Sunday Scriptures

A Resurrection of Joy and Hope

By Msgr. Joseph P. Calise

On June 2, 1897, the New York Journal printed a message from Samuel Clemens, better known as Mark Twain. Twain’s cousin, James Ross Clemens, had been seriously ill and died. Having received incorrect information, newspapers had begun to report the death of Samuel. His simple comment was “The report of my death was an exaggeration.”

One can only imagine the feelings that went through those who were mourning for one they loved – or hated – and learned that he was not dead. It is certainly reminiscent of the scene in “Tom Sawyer,” Twain’s most famous novel, in which Tom Sawyer and Huck Finn, having been presumed dead, attend their own funeral to a barrage of mixed reactions.

On one level there is a connection between these stories and the scene we see in today’s Gospel. Mary Magdalene, Peter and John all hear that the one they believed was dead is alive. In the midst of their mourning and fear, they hear good news, which is exhilarating, but confusing.

A Place of Transition

But there is a major difference between their story and Twain’s. They followed Jesus through His Passion. They saw Jesus die on the cross and watched Him get buried. There was no questionable information. Christ had died and now the body of their beloved was missing. He told them they would see Him again, and now they could wait for that promise to be fulfilled even if they did not completely understand what that meant. What they did know for sure was that the Passion and Cross were not the last word. The tomb was not an end but a place of transition.

Hope of Resurrection

In the first preface for use at funeral Masses, we hear, “In him, who rose from the dead, our hope of resurrection dawned. The sadness of death gives way to the bright promise of immortality. Lord, for your faithful people, life is changed, not ended. When the body of our earthly dwelling lies in death we gain an everlasting dwelling place in heaven.”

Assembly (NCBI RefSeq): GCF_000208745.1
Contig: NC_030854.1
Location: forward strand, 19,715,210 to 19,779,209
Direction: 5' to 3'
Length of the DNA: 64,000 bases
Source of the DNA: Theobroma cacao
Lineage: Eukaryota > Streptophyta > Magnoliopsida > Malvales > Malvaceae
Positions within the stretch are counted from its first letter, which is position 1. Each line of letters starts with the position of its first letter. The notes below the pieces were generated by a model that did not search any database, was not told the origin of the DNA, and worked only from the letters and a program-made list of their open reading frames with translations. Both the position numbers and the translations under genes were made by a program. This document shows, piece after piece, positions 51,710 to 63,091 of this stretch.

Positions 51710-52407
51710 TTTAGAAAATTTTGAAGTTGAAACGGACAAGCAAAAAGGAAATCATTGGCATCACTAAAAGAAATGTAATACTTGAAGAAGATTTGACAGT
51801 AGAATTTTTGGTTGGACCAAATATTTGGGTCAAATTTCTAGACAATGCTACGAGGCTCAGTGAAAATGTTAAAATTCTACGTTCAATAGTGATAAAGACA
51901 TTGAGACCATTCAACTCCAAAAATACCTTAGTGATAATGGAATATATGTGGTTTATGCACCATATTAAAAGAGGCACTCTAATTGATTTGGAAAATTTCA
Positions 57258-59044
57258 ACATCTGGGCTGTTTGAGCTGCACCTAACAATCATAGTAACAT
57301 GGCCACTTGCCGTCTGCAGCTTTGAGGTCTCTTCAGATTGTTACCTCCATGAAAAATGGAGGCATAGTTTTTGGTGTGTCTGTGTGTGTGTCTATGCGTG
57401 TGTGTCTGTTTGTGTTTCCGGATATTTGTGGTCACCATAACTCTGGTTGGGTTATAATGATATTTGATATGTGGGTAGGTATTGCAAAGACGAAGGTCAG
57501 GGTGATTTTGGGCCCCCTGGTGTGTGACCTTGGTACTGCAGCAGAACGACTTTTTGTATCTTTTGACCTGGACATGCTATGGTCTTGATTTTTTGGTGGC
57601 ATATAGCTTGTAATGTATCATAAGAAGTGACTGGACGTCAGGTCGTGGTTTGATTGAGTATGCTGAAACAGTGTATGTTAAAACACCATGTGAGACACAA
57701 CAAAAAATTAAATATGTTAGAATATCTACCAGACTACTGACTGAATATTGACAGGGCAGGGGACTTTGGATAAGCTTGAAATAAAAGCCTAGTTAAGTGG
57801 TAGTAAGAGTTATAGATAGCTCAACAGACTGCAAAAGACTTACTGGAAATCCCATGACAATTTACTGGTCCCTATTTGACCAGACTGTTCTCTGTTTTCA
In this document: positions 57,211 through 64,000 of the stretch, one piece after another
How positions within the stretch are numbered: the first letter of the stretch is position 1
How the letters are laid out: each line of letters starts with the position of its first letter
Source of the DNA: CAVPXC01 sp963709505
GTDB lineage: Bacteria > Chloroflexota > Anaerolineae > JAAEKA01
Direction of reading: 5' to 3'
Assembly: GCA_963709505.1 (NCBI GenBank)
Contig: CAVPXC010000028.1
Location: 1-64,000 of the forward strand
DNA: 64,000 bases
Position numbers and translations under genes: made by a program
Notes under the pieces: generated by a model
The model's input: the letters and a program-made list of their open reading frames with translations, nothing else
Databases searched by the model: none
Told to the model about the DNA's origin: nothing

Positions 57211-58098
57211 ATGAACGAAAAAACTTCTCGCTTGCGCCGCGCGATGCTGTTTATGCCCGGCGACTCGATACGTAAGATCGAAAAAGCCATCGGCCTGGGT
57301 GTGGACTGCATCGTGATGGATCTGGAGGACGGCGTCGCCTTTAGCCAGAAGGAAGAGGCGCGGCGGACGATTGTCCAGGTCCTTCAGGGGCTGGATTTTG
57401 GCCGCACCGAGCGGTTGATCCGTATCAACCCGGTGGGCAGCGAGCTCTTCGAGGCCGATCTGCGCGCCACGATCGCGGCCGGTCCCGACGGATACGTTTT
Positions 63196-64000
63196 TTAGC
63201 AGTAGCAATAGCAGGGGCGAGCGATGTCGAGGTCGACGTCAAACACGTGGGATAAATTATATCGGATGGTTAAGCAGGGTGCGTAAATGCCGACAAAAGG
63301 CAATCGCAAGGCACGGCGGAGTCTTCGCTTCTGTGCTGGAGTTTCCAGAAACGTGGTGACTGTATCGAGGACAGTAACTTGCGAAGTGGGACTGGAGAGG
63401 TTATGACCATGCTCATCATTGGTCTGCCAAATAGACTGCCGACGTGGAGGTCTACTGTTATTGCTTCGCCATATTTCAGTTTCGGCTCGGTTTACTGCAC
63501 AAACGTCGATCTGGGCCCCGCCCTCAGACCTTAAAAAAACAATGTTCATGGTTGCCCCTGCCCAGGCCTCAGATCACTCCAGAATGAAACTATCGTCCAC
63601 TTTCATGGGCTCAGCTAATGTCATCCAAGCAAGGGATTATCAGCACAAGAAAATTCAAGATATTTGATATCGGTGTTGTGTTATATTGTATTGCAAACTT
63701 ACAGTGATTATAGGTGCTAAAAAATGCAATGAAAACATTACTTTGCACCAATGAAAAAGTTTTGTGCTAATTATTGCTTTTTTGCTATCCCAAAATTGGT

The resurrection of Christ assures us that death is temporary, a message of comfort and hope. It is a message of comfort in that we know our loved ones who have gone before us have not gone away but have gone toward the kingdom, the life after life we are promised. It is a message of hope because the temporary nature of this life need not cause fear; we do not end but are transformed by God’s love.

Promise of Peace

Today, people of faith throughout the world will wish one another a “Happy Easter.” These are simple words that carry a profound meaning. May the Resurrection of Christ be for you a message of joy! May you find comfort in knowing that your loved ones who died are at peace, and may you trust that, remaining faithful to Christ, that peace will one day be yours.


Readings for the Resurrection of the Lord, The Mass of Easter Day

Acts 10: 34a, 37-43

Psalm 118: 1-2, 16-17, 22-23

Colossians 3: 1-4 or 1 Corinthians 5: 6b-8

John 20: 1-9


Msgr. Joseph P. Calise is the pastor of Our Lady of Mount Carmel parish, Williamsburg.